What is not currently shown is any earlier version of the paper and any comments or tracked changes on that. We will continue to monitor this policy and will consider other options, if it seems that useful or important elements are being omitted by not including earlier versions/changes.

And, obviously, if any discussion occurs outside of the editorial system between a reviewer and an editor, that will not be captured.

As regards editorial rules and considerations for any edits or omissions, we would discuss that with the editors as they came up. It is hard to say in advance what that might be (other than any information which is confidential and not even being revealed in the paper), so we’ll deal with that on a case by case basis.

Naturally, we would opt to be transparent about this happening should it occur beyond normal confidentiality considerations. For now we will see how it goes with it’s being clear on the form that comments may be used as written.

RP: Having started down this road (and so given concentrated thought to the matter), what would Collabra say were the pros and cons of open peer review?

AM: Speaking on behalf of UC Press (I’m not sure it’s appropriate to speak as “Collabra” in this context), we think that the inner workings of the peer review process are, purely and simply, interesting for any reader, but in particular for people who would like to see more transparency in this process.

There is clearly an argument to be made that making things open (rather than, for example, the double blind process) will help to reduce biases, problematic opinions, or hierarchical sensitivities that can affect the review process.

Equally importantly, open review starts to demonstrate the value added by the review process and to recognize the contributions of reviewers to scholarship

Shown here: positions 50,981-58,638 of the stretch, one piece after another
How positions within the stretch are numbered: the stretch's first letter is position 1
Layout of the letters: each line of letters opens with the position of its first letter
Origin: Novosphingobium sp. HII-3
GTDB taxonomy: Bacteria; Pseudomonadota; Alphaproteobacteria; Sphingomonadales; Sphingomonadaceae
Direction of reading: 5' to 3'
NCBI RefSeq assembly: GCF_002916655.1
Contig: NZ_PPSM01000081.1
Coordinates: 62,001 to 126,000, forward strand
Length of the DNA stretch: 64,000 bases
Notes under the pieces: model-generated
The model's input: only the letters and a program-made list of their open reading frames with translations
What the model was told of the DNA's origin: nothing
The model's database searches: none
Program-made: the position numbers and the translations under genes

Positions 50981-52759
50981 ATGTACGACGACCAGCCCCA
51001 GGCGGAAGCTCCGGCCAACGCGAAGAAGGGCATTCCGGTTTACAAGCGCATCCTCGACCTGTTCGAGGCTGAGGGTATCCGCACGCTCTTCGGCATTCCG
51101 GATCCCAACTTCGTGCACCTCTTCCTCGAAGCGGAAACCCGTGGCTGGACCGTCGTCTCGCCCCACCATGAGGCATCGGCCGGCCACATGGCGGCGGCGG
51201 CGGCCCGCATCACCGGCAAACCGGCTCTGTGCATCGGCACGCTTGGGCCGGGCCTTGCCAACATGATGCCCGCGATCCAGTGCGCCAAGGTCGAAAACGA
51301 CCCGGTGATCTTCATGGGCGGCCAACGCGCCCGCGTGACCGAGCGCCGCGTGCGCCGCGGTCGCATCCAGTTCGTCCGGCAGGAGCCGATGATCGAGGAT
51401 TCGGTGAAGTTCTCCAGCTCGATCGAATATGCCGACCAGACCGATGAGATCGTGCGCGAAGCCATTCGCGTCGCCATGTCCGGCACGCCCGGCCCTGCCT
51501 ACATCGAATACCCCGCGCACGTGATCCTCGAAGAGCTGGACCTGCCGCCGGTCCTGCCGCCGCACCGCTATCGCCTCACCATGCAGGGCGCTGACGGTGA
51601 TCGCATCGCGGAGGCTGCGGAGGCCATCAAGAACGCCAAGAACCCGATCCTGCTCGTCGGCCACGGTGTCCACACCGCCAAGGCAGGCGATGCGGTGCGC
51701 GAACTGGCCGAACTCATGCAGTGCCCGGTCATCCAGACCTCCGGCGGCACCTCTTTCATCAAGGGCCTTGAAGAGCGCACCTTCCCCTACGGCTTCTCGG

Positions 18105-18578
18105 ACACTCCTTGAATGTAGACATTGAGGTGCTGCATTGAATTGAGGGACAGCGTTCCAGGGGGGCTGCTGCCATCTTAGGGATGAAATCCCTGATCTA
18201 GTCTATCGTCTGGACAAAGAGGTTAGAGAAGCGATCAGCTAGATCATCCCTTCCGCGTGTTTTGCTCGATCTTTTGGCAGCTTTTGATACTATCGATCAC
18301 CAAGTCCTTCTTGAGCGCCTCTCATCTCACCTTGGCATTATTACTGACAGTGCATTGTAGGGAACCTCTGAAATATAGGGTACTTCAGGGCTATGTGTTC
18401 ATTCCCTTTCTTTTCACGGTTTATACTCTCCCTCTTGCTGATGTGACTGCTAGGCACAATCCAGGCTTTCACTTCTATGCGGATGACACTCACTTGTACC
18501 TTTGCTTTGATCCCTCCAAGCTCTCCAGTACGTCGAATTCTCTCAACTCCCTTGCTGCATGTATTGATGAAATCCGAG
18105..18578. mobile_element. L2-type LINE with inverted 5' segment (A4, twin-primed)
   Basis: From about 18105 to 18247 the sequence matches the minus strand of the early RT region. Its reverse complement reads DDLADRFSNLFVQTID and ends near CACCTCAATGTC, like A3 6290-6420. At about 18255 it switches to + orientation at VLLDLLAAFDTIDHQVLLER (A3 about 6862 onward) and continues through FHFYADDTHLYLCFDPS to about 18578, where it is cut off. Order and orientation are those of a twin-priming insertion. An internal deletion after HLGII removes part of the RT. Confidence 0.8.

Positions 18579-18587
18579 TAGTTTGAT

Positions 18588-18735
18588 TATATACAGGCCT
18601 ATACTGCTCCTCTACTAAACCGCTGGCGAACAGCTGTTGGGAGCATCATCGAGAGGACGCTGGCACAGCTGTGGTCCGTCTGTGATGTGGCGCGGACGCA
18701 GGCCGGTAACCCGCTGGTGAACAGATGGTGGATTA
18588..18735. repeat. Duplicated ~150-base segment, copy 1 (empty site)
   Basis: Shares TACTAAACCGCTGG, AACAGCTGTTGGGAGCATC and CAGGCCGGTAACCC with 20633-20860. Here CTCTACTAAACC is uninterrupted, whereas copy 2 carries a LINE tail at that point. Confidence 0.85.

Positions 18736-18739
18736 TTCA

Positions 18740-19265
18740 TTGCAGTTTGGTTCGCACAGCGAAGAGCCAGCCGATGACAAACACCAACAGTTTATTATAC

Finally, we all know that traditional peer review has not put a stop to whole disciplines being rocked by scandals of fabricated data and unquestioned results, and it’s possible that open peer review will actually help to improve the scholarly record.

On a related note, one of our other aims with Collabra is to get rid of the phrase “peer review lite” which has plagued the type of review that Collabra (and other OA titles) employs.

We characterize our review criterion as being “selective for credibility only”—checking for the scientific, methodological, and ethical rigor of a paper, and removing, as much as humanly possible, more subjective reviewing criteria for novelty or anticipated impact. Open reviews will support this mission—to show that there is nothing “lite” about this kind of review (and in fact, sometimes quite the opposite).

It’s too early for us to be able to identify specific problems with open peer review for Collabra, although we are aware of studies suggesting that it may be harder to get reviewers and it may lengthen the review time. Our limited experience so far does not support either of these concerns.

The other cons of open peer (as opposed to double blind) review are clearly to do with concerns about bias, the highly variable nature of peer review, and the additional costs it could impose on an already overtaxed system.

For example, a reviewer might be worried about openly and critically reviewing a more senior author and believe there could be a negative effect on her own career.

Our hope is that a more open system will improve the integrity of the peer review process, but the reality is that any system will be subject to the biases of human nature—we just think that this is more likely to be surfaced through greater transparency.

RP: Does Collabra think that there are occasions when open peer review is inappropriate? If so, when and why?

AM: Anything raised in peer review of a confidential nature which does not make it into the published article should be carefully removed from any open peer review comments that get published during open review.

That said, we (UC Press) are not really the drivers of how open peer review will evolve in Collabra or elsewhere. Since Collabra works only with external editors, editorial policies should emerge that are firmly based on the standards of each research community that publishes in Collabra.

If a community-driven majority standard emerged which stated that, in certain situations, open peer review was inappropriate, then we would respect such a decision.

RP: Are there any other learning points that have emerged as Collabra has sought to implement open peer review?

AM: It’s too early in the launch of Collabra to really be able to comment, although we have been pleasantly surprised at authors’ and reviewers’ willingness to consider the option of open peer review. That seems to be a great start for this concept.

An earlier Q&A with Alison Mudditt can be read here.